In reviewing the New York censorship of "Lady Chatterley's Lover", the Supreme Court of the United States has recently reaffirmed its position that in determining whether a particular picture is entitled to the protection of expression under the Fourteenth Amendment, the Court may exercise its judicial function which inheres in the very nature of the judicial enforcement of the Due Process Clause.

It reversed the Court of Appeals in New York which sustained the New York censorship. 4 N.Y.2d 349, 175 N.Y.S.2d 39, 151 N.E.2d 197. In that case the censors and the New York Court held that the picture "Lady Chatterley's Lover" portrays "adultery as a desirable and proper pattern of behavior" and "because its subject matter is adultery presented as being right and desirable for certain people under certain circumstances" contrary to the moral standards, the religious precepts and the legal code of the New York citizenry. Kingsley International Pictures Corporation v. Regents of the University of the State of New York, 79 S.Ct. 1362.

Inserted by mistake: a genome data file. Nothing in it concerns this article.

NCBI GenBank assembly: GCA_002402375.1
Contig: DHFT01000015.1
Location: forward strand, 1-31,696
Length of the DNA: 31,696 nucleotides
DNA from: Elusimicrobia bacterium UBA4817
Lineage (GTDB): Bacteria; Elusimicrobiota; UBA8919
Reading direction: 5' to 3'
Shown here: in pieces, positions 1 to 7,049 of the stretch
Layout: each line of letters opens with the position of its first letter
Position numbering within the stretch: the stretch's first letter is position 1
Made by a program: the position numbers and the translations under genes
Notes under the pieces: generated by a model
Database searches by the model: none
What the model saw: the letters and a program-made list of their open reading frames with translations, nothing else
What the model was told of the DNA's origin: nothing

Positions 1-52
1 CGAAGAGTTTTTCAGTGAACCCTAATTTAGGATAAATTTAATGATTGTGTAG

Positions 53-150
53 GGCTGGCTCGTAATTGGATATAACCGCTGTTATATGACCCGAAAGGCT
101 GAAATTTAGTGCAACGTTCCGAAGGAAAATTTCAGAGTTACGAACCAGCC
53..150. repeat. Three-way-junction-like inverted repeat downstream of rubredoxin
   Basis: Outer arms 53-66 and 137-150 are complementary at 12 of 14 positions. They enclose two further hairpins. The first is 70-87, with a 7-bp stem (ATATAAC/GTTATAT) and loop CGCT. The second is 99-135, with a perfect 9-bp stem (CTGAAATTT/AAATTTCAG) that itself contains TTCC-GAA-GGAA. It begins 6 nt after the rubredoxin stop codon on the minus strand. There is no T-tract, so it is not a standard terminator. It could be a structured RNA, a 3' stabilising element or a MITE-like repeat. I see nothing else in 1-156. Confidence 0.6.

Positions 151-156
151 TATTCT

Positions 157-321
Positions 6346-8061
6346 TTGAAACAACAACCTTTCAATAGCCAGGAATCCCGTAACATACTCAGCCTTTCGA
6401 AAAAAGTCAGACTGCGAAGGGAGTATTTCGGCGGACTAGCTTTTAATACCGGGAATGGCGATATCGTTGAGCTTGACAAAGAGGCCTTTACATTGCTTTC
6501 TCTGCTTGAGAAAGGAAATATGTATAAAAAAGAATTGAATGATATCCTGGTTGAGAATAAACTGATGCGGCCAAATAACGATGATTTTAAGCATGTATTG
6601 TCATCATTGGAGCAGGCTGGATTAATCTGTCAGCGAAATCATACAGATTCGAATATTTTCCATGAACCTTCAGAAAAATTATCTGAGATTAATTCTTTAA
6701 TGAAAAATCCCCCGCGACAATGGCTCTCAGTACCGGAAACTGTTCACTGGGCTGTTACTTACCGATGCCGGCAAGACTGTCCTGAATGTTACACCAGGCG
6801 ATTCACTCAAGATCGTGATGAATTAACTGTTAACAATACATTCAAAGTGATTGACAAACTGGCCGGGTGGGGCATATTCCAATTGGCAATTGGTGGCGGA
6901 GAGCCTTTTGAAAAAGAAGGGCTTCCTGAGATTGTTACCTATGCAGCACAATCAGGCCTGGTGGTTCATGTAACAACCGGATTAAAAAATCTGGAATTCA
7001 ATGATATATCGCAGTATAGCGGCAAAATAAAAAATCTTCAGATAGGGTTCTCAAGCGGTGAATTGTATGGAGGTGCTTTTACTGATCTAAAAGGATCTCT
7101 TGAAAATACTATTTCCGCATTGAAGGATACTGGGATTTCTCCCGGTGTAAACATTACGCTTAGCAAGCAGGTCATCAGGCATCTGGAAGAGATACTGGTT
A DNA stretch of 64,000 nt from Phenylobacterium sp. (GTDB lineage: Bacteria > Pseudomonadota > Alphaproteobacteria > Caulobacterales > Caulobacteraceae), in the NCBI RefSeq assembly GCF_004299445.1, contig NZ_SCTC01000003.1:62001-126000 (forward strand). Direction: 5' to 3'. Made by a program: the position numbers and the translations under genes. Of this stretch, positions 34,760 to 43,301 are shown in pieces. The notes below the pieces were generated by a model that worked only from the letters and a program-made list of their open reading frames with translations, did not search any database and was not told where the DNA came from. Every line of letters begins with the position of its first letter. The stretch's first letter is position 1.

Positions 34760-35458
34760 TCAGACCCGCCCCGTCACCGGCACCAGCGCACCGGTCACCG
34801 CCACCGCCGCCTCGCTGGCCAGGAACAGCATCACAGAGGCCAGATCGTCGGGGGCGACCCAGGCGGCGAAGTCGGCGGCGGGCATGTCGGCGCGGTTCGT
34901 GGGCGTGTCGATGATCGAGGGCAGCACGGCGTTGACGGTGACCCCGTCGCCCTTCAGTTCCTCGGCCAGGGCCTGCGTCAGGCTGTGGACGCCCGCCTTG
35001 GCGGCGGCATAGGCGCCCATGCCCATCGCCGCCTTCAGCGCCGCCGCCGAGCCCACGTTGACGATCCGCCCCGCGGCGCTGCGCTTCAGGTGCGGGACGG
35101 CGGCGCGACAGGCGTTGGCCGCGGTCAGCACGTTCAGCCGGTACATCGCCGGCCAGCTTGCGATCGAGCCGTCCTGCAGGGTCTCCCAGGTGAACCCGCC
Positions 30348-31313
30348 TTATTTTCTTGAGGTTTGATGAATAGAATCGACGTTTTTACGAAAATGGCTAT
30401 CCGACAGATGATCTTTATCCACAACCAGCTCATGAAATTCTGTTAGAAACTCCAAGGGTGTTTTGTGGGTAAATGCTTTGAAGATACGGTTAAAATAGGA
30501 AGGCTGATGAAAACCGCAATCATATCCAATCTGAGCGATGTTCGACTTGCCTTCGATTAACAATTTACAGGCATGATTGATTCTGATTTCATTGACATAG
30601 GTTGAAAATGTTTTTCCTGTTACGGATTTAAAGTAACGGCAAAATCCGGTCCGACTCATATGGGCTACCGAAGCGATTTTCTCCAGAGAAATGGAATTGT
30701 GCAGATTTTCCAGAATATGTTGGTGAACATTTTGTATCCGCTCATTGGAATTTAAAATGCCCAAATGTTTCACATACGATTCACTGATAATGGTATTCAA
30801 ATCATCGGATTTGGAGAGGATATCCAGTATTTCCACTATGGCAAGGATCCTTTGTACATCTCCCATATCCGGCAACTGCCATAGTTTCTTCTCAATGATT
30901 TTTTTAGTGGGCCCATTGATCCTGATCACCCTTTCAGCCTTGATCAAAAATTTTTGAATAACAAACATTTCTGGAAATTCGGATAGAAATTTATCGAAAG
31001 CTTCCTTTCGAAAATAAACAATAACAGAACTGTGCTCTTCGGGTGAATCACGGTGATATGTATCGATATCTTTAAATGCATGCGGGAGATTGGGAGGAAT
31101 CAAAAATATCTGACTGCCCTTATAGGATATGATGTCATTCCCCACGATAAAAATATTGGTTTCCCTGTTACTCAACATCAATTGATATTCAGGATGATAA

In Burstyn, Inc. v. Wilson, 343 U.S. 495, 72 S.Ct. 777, 96 L.Ed. 1098, the Supreme Court held that expression by means of motion pictures is included within the free speech and free press guarantee of the First and Fourteenth Amendments.

I do not regard this film "Anatomy of a Murder" as depicting anything that could reasonably be termed obscene or corruptive of the public morals and find that the ...

Buy This Entire Record For $7.95

Download the entire decision to receive the complete text, official citation,
docket number, dissents and concurrences, and footnotes for this case.

Learn more about what you receive with purchase of this case.